> 0 0 0
> 0 46 22
> 0 0 0
> 0 0 0
> 0 0 0
> 1 0 0
> 1 0 0
> 1 0 0
> 1 0 0
> 1 0 0
> 1 0 0
> 1 0 0
> 1 0 0
> 1 0 0
> 1 0 0
> end data.
>
> variable level Y1 Y2 (scale).
>
> * The default GUI options for Analyze  Nonparametric
> * now generate NPTESTS syntax.
>
> *Nonparametric Tests: Independent Samples.
> NPTESTS
> /INDEPENDENT TEST (Y1 Y2) GROUP (Group)
> /MISSING SCOPE=ANALYSIS USERMISSING=EXCLUDE
> /CRITERIA ALPHA=0.05 CILEVEL=95.
>
> * Notice that the output is VERY sparse.
> * There is no reporting of descriptive stats  not even
> * the sample sizes; nor is the test statistic reported.
> * A "decision" is reported (reject or retain H0); but
> * for variable Y2, the "decision" does not agree with
> * the reported pvalue.
>
> * To obtain the oldfashioned NPAR TESTS syntax, one
> * must now use the "legacy dialogs" under Analyze  Nonparametric.
>
> NPAR TESTS MW = Y1 Y2 BY group(0,1).
>
>
>
> 
> 
> Bruce Weaver
> [hidden email]
> http://sites.google.com/a/lakeheadu.ca/bweaver/>
> "When all else fails, RTFM."
>
> NOTE: My Hotmail account is not monitored regularly.
> To send me an email, please use the address shown above.
>
> 
> View this message in context: http://spssxdiscussion.1045642.n5.nabble.com/RANTNPTESTSvsNPARTESTStp2807847p2807847.html> Sent from the SPSSX Discussion mailing list archive at Nabble.com.
>
> =====================
> To manage your subscription to SPSSXL, send a message to
> [hidden email] (not to SPSSXL), with no body text except the
> command. To leave the list, send the command
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>
>

For miscellaneous SPSS related statistical stuff, visit:
http://gjyp.nl/marta/=====================
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Re: RANT: NPTESTS vs NPAR TESTS
I recommend the legacy dialogues for n onparameteric to all my friends ans students
The new part is complicated to use for INPUT and seriously lacking for OUTPUT
Yet another example of PASW letting their designers drive the interface
Typically they have no idea about statistics [as eg shows] and no idea about hci as evidenced by lack of user testing
Best
Diana
On 08/09/2010 14:44, "Marta GarcíaGranero" <mgarciagranero@...> wrote:
Hi Bruce:
Bruce Weaver wrote:
> [ posted to the SPSSXL mailing list, and to comp.softsys.stat.spss ]
>
> Hello folks. Our university just started using v18. A colleague who was
> attempting to perform MannWhitney U tests on a couple of variables asked
> me why SPSS was advising her to "retain the null hypothesis" when the
> pvalue was well below .05. I said I didn't know, and asked to see the
> data.
>
Given the small sample sizes, you must pay attention to the exact
pvalue (although it will be somewhat biased towards non significance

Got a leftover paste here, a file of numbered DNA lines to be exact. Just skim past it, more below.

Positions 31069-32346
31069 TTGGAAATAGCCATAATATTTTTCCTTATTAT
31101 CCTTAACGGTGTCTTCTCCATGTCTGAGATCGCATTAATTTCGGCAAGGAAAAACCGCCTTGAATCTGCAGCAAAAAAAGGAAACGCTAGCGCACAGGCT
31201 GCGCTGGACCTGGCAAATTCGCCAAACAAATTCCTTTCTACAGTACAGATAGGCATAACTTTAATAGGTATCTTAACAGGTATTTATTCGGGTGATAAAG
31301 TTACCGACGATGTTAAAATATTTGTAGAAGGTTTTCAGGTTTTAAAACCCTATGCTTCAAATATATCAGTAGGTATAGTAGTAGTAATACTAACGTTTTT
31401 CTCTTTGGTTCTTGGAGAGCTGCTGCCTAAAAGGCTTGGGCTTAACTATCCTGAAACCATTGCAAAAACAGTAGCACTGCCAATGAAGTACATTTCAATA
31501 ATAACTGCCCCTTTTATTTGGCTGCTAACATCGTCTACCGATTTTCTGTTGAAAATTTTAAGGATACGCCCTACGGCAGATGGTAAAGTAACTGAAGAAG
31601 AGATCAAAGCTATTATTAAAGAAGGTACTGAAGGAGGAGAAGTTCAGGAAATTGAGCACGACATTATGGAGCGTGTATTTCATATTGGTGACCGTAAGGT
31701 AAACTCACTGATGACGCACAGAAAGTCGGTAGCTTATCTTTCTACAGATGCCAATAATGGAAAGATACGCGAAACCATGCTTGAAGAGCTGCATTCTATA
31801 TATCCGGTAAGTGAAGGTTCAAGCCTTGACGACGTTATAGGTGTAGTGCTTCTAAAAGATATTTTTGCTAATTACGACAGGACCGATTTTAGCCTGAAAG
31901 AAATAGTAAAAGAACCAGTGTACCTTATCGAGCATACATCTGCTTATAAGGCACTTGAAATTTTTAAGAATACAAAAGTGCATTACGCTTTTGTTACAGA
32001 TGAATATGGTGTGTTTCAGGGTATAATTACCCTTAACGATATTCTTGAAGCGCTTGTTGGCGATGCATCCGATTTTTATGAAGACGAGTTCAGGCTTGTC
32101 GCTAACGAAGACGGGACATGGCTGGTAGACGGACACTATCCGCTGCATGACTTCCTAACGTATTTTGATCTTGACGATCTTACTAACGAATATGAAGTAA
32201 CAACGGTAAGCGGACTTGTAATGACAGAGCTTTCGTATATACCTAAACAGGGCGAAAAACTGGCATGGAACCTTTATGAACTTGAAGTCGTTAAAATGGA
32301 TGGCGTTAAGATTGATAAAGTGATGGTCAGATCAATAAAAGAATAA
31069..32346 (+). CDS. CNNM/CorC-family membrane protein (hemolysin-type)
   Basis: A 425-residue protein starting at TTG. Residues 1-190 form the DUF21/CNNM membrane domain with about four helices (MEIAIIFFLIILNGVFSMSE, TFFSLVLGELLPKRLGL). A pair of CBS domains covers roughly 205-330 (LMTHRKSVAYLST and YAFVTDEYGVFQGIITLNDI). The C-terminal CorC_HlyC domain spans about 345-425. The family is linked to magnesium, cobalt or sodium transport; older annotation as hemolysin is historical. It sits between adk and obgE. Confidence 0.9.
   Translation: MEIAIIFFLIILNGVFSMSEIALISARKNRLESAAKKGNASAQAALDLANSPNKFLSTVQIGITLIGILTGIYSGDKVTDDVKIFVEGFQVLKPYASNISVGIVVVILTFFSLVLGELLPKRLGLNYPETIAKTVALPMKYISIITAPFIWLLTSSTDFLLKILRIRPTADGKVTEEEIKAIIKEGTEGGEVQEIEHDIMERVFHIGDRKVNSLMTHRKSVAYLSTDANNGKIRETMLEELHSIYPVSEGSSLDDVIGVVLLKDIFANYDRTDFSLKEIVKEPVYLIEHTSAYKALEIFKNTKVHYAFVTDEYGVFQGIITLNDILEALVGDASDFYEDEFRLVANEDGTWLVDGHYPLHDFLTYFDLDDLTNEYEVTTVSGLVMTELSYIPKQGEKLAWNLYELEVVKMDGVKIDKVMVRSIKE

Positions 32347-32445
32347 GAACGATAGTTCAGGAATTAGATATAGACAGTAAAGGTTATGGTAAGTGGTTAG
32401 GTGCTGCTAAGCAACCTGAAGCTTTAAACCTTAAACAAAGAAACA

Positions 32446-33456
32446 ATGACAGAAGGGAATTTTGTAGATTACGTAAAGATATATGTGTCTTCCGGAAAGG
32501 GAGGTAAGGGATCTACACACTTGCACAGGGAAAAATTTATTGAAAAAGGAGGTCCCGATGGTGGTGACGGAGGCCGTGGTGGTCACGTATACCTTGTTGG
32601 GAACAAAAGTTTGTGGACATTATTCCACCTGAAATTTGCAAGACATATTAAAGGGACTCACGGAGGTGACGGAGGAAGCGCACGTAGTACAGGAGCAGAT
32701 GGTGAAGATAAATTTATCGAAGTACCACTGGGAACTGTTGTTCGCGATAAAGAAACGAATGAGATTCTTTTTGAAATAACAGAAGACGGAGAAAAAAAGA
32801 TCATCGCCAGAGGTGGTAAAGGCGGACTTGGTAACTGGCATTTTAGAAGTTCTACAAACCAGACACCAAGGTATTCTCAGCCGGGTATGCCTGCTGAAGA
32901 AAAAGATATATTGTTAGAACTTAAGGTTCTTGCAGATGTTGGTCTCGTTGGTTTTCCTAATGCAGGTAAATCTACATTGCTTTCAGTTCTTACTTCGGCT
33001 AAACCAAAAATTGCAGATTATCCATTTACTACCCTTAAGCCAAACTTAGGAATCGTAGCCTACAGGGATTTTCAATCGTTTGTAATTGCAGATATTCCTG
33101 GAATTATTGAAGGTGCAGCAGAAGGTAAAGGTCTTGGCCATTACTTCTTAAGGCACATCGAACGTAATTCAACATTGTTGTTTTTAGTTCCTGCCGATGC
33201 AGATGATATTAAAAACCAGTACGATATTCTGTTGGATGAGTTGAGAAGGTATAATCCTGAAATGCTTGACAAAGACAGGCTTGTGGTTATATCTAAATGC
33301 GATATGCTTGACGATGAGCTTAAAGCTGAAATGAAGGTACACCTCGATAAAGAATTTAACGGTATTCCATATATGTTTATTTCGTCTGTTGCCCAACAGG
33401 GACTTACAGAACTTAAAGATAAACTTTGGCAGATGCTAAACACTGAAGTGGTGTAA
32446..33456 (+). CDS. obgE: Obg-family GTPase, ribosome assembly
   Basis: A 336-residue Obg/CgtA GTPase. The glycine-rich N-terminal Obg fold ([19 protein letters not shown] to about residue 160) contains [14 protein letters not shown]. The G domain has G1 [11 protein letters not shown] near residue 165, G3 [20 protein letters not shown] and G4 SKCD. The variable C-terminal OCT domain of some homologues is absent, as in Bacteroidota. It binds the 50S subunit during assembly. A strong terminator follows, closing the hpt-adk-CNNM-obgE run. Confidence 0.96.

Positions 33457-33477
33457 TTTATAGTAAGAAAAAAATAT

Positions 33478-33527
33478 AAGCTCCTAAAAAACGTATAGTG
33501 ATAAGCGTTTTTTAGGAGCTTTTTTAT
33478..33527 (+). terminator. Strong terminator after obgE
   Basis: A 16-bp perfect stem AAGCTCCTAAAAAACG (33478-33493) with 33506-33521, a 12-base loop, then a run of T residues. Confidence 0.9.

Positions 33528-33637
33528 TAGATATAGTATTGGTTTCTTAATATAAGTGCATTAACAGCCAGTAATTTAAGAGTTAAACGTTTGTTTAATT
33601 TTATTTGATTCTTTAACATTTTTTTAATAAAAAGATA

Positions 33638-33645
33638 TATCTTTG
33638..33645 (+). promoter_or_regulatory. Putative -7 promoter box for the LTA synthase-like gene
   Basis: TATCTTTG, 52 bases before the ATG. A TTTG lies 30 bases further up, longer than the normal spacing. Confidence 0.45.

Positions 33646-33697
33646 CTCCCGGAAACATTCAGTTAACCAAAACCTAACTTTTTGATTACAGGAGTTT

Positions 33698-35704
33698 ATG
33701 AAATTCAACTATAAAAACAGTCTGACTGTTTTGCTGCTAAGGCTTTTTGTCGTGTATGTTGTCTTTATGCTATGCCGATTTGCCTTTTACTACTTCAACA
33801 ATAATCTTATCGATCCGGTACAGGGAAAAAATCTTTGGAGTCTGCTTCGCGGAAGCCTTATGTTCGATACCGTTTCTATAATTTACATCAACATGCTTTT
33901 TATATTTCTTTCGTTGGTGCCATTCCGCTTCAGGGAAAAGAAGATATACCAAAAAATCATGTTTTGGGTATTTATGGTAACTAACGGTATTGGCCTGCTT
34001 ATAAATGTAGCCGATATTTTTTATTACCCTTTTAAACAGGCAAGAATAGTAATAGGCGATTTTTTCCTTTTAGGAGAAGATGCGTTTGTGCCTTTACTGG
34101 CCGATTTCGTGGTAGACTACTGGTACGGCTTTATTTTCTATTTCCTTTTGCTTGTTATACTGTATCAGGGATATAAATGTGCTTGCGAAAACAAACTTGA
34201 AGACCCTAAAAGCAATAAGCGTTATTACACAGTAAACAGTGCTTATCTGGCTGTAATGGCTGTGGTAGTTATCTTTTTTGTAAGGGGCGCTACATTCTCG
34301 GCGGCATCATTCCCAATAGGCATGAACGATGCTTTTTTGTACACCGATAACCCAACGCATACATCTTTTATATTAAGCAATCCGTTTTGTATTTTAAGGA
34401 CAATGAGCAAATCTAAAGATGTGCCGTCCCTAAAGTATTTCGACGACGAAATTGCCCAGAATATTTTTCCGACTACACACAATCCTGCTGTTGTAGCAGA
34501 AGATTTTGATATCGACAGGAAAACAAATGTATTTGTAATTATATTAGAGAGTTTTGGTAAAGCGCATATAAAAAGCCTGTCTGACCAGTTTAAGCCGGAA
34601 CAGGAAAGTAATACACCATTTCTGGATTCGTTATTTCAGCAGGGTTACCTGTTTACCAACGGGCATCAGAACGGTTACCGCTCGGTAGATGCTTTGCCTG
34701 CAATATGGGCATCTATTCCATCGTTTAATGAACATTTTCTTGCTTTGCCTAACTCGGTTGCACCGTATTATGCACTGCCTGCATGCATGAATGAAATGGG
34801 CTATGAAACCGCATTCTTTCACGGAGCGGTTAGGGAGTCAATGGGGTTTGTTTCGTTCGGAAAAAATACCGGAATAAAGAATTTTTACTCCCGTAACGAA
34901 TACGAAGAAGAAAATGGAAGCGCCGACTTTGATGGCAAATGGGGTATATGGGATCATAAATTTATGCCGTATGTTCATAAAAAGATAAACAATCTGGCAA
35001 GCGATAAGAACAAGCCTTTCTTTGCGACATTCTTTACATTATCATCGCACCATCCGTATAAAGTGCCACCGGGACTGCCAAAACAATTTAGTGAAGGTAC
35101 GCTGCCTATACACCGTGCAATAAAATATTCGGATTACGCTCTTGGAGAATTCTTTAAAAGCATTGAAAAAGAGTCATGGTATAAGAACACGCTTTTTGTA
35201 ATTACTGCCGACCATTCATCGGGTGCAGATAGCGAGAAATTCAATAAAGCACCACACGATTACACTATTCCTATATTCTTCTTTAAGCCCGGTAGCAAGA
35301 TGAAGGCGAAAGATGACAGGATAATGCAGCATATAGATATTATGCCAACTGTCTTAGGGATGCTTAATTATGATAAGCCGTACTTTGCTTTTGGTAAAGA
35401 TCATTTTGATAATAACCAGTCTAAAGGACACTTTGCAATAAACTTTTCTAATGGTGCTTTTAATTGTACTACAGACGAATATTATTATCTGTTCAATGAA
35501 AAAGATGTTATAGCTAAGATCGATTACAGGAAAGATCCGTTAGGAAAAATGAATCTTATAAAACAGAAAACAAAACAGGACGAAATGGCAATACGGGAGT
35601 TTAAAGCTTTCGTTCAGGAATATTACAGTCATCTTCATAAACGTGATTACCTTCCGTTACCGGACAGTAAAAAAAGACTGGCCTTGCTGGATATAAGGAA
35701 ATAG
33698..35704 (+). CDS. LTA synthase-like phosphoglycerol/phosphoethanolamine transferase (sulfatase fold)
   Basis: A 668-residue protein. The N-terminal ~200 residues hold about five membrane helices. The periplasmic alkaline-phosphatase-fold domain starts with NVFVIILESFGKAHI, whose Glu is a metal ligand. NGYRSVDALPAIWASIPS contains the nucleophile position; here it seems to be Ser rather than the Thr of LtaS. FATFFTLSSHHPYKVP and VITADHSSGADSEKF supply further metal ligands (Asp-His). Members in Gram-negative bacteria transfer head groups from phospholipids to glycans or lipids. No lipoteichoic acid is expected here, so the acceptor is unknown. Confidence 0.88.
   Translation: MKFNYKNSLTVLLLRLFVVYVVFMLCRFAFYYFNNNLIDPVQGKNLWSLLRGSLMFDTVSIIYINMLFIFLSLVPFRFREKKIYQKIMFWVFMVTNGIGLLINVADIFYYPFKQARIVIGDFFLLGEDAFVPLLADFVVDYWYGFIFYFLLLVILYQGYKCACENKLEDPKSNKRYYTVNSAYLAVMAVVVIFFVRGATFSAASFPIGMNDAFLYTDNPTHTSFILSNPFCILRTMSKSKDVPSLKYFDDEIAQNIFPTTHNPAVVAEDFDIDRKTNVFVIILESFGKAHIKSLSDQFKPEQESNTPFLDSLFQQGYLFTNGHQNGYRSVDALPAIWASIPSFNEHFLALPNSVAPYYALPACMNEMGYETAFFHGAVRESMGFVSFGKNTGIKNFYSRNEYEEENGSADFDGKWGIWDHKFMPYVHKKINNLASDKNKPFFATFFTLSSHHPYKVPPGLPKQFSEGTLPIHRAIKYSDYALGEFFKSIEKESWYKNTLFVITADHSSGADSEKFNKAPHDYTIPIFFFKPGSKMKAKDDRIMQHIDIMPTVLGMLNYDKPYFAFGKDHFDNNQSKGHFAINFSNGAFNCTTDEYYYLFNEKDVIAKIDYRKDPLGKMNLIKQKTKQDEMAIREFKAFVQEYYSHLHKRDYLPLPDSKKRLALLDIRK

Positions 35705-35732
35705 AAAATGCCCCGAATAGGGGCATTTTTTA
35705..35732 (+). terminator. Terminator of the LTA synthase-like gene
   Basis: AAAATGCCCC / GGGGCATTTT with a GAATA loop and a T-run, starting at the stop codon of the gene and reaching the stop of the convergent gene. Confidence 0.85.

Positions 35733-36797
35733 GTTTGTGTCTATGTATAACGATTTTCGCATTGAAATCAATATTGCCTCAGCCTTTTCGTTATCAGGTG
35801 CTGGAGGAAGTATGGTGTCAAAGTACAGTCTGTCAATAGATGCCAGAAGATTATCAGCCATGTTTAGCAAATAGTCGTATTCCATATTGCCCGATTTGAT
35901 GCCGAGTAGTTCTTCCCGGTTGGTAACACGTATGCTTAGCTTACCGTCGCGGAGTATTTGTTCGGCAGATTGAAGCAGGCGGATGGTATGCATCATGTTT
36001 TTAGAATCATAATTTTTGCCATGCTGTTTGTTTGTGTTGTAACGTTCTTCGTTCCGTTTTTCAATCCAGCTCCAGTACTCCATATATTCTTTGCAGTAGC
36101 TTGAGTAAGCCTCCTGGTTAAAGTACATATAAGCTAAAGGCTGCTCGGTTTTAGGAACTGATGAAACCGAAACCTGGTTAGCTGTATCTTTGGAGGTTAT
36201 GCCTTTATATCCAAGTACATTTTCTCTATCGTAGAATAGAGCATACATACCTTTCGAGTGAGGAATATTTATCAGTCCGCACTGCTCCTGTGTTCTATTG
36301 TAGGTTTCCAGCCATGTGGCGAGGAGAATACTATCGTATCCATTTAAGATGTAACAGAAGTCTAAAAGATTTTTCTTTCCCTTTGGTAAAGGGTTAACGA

due to the high number of ties), and it is p=0.063. The asymptotic
approximation is not reliable when both sample sizes are below 20, like
in this case.
Anyway, MannWhitney's U test needs that both sample distributions are
similar in shape and spread. This is clearly not the case with your
data. I would recommend using median test instead:
NPAR TESTS
/MEDIAN=Y1 Y2 BY Group(0 1)
/MISSING ANALYSIS.
The result is significant (using and exact pvalue, BTW).
I DON'T like NPTESTS either. I use a collection of macros that are more
complete (IMHO)
HTH,
Marta GG
> It turns out that there are now socalled "legacy dialogs" under Analyze 
> Nonparametric. If you fail to notice that, and you use the newfangled
> dialogs, your analysis is done via NPTESTS rather than NPAR TESTS. The
> output (the default output, at least) for NPTESTS is VERY sparse  it does
> not give any descriptive statistics (including the sample sizes), nor does
> it report the value of the test statistic. It only gives a statement of the
> null hypothesis, says which test was used, gives a pvalue, and a decision
> (i.e., reject or retain H0).
>
> IMO, this is a big step in the wrong direction. Does IBM SPSS Statistics
> really want to market itself by saying things like, "You don't even have to
> understand statistics to use it!"? The term GIGO comes to mind.
>
> And there's another problem: For one of my colleague's two variables, the
> "decision" was to retain H0, despite the fact that the pvalue was .013.
> See below. (And yes, I do know that there are far too many ties here, which
> is very problematic for rankbased tests. But will the targeted user who
> "doesn't even have to understand statistics?" know that? I doubt it.)
>
> data list list / Group Y1 Y2 (3f5.0).
> begin data
> 0 0 34
> 0 0 16
> 0 0 33
> 0 0 0
> 0 0 22
> 0 0 0
> 0 46 22
> 0 0 0
> 0 0 0
> 0 0 0
> 1 0 0
> 1 0 0
> 1 0 0
> 1 0 0
> 1 0 0
> 1 0 0
> 1 0 0
> 1 0 0
> 1 0 0
> 1 0 0
> end data.
>
> variable level Y1 Y2 (scale).
>